I learned to ride as an adult in CA, and would thus tend to swing left turns inside-to-out. I never once thought about *not* carrying that habit over to riding in NY.

  • Simon Phearson

    I tend to swing out for right turns, as well. It conserves speed, but it’s also easier to “lean” rather than “steer” the turn, which feels better and more bike-like.

    It’s one of those things that separates cycling from driving and walking as a mode of transport – the elegance one can express by flicking the hips around an obstacle or writing a line around a well-known pothole, etc. Every jumped queue is a commentary. It’s not all about pounding out the miles to get to your destination as quickly and as sweaty as possible. It’s about having fun along the way.

  • Simon Phearson

    Well, slightly less hostile, and primarily at intersections. If they wanted to make it “far less hostile,” they’d provide mid-block pedestrian crossings to accommodate the jaywalkers (instead, they’re raising the median and adding plantings to steer people to the intersections) and remove parking to accommodate cyclists (instead, they’re keeping the parking lane as-is).

    Never mind that our DAs interpret the ROW laws so that leaving a pedestrian island when you don’t have a full walk signal means you no longer have the ROW. Legally speaking, expanding refuge space means imposing delays on pedestrians crossing.

    Don’t get me wrong – I’m happy that the diet seems to be working, and I’m not one of these cyclists who’s going to put cyclist comfort ahead of a local pedestrians who live and cross the street every day. But it’s a very moderate step.

  • Andy S

    Either the directions called out in the text, or the arrows drawn on the photo, are wrong here. If the cyclist was westbound and turned left, he’d be going south. The car is stated to have been going northbound. The arrows show them both going the same direction after the turn. It makes it a completely different type of collision (almost typed “accident, phew.)

  • Joe R.

    Yes, almost forgot about that part. In general a bike almost seems like a natural extension of your body. That’s one of the things which make riding enjoyable. Conversely, the lack of that, plus the isolation, makes driving a chore.

    It’s not all about pounding out the miles to get to your destination as quickly and as sweaty as possible. It’s about having fun along the way.

    I very rarely do entire rides “at my limits” but I do go hard enough to get a good workout and have fun. There are also times where I’ve had a few good rides like that in a week, so I just do what I call a “rest” ride where I don’t really bother doing anything beyond getting my body moving. Either way it’s enjoyable to me. Part of what has always been cool about riding is the fact a decent rider can maintain the kinds of speeds Usain Bolt sprints at for miles. Or nearly anyone in average shape can do sub 4 minute miles. A bike functions as a natural extension of your innate abilities. It’s probably one of the most liberating inventions ever.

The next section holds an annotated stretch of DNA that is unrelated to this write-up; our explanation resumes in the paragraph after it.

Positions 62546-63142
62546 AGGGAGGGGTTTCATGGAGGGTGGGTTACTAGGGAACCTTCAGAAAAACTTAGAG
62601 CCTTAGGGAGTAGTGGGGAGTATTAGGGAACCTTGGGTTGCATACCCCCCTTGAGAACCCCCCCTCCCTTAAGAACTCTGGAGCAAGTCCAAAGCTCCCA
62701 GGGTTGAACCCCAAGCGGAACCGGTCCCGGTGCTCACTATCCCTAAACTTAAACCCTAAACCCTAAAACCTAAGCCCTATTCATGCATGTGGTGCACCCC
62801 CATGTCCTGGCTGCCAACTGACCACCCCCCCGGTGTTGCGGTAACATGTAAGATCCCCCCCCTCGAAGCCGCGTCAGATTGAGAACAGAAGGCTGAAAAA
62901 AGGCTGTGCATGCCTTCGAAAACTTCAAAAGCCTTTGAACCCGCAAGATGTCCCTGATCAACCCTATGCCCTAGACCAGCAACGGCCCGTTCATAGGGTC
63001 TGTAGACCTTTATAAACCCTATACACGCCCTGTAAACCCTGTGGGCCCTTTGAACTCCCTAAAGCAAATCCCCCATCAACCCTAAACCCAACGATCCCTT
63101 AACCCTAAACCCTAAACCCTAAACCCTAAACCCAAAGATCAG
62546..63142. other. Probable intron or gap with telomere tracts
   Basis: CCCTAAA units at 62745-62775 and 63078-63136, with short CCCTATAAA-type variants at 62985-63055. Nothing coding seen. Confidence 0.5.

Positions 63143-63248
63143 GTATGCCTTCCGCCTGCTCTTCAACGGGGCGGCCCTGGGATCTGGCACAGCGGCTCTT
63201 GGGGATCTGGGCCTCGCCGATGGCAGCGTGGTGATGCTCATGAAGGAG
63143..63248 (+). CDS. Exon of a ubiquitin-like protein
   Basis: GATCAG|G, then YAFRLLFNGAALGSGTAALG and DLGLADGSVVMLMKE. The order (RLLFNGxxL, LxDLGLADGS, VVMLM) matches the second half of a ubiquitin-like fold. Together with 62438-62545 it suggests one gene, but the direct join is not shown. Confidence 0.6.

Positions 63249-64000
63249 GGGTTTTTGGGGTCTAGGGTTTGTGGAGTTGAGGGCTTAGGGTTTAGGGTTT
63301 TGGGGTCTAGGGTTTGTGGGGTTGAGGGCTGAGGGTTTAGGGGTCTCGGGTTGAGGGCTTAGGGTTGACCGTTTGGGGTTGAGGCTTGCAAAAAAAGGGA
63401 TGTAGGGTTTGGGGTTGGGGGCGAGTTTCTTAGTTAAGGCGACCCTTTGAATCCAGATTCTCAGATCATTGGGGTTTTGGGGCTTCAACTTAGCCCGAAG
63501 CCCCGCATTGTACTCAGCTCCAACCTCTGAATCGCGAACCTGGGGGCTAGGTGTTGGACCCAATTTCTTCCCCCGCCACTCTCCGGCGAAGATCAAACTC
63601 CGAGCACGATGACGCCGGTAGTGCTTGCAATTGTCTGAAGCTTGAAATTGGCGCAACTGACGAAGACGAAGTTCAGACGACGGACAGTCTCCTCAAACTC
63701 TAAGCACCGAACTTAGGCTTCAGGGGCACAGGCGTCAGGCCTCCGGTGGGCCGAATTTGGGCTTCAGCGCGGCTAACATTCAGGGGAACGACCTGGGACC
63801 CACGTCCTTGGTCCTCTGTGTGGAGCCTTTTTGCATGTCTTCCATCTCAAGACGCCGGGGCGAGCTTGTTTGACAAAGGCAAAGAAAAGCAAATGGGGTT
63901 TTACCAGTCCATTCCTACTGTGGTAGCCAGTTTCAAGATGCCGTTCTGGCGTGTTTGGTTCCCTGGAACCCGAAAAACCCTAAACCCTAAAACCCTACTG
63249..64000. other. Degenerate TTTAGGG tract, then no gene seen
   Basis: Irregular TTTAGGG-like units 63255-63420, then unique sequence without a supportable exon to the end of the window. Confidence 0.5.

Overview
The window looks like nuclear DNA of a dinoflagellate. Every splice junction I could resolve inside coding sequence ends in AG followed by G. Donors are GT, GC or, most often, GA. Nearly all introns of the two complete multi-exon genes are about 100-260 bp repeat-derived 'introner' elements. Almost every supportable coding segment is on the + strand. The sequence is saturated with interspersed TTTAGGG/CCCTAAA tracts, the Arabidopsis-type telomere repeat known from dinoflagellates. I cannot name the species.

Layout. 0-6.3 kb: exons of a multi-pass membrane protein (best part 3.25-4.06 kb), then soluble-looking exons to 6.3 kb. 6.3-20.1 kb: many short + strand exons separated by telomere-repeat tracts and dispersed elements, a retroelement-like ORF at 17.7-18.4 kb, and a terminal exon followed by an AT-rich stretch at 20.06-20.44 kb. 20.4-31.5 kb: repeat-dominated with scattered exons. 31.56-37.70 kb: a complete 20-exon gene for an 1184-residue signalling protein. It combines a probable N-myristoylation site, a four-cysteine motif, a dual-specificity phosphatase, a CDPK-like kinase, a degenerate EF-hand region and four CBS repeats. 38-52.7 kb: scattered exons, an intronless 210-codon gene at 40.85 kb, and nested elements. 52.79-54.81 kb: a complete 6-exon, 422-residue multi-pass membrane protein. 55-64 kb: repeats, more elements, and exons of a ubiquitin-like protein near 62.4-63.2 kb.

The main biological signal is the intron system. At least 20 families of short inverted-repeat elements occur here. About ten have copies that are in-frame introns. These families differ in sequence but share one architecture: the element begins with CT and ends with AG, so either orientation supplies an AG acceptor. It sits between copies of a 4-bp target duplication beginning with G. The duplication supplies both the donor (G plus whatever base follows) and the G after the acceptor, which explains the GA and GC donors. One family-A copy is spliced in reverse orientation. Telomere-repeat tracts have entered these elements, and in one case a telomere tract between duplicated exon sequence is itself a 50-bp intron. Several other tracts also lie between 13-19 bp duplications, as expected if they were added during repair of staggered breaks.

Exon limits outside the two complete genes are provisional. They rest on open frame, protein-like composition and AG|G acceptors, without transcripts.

• South Brooklyn Cyclist

    Granted I wasn’t there, but riding westbound on 48th Street toward 3rd Avenue means he was riding against traffic, and from the context of the article it looks like he turned south from 48th St onto 3rd Avenue into oncoming traffic. He could’ve crossed the northbound lane and been trying to turn onto the southbound side, but we don’t really know. I took the “wide left” language to mean that he was probably coming down 48th very fast and swung into oncoming traffic very fast. I’ve almost been hit by drivers swerving to avoid people who do this. My commute is along this stretch and I take 3rd Avenue some days and this didn’t really surprise me unfortunately.

  • FLYINGCHOPSTIK

    Hold on i never heard of this Great Streets program. Please elaborate.

  • FLYINGCHOPSTIK

    I agree and the bike lane on 5 th seems more like a shartow. Theres very little space between moving traffic and parked cars.

  • lop

    The blocks are short. During much of the day traffic is too heavy to jaywalk, improving the crossings at the frequent intersections is still huge. A parking lane+bulb out is better for someone walking around than a bike lane. Parking protected bike lanes are good though.

  • Brad Aaron

    The diagram was wrong. The image and the copy have been corrected.

    Thanks.

  • JoshNY

    Not that this is any kind of a revelation, but: people drive way too fast on 3rd Avenue. A lot of the traffic is drivers trying to beat the traffic above them on the highway.

  • neroden

    No investigation has been started into the criminal conspiracies (suppression of evidence, concealment of evidence, false statements made to the press under color of law) committed by the NYPD in order to support automobile murders.

    …oh wait, that wasn’t what you were asking?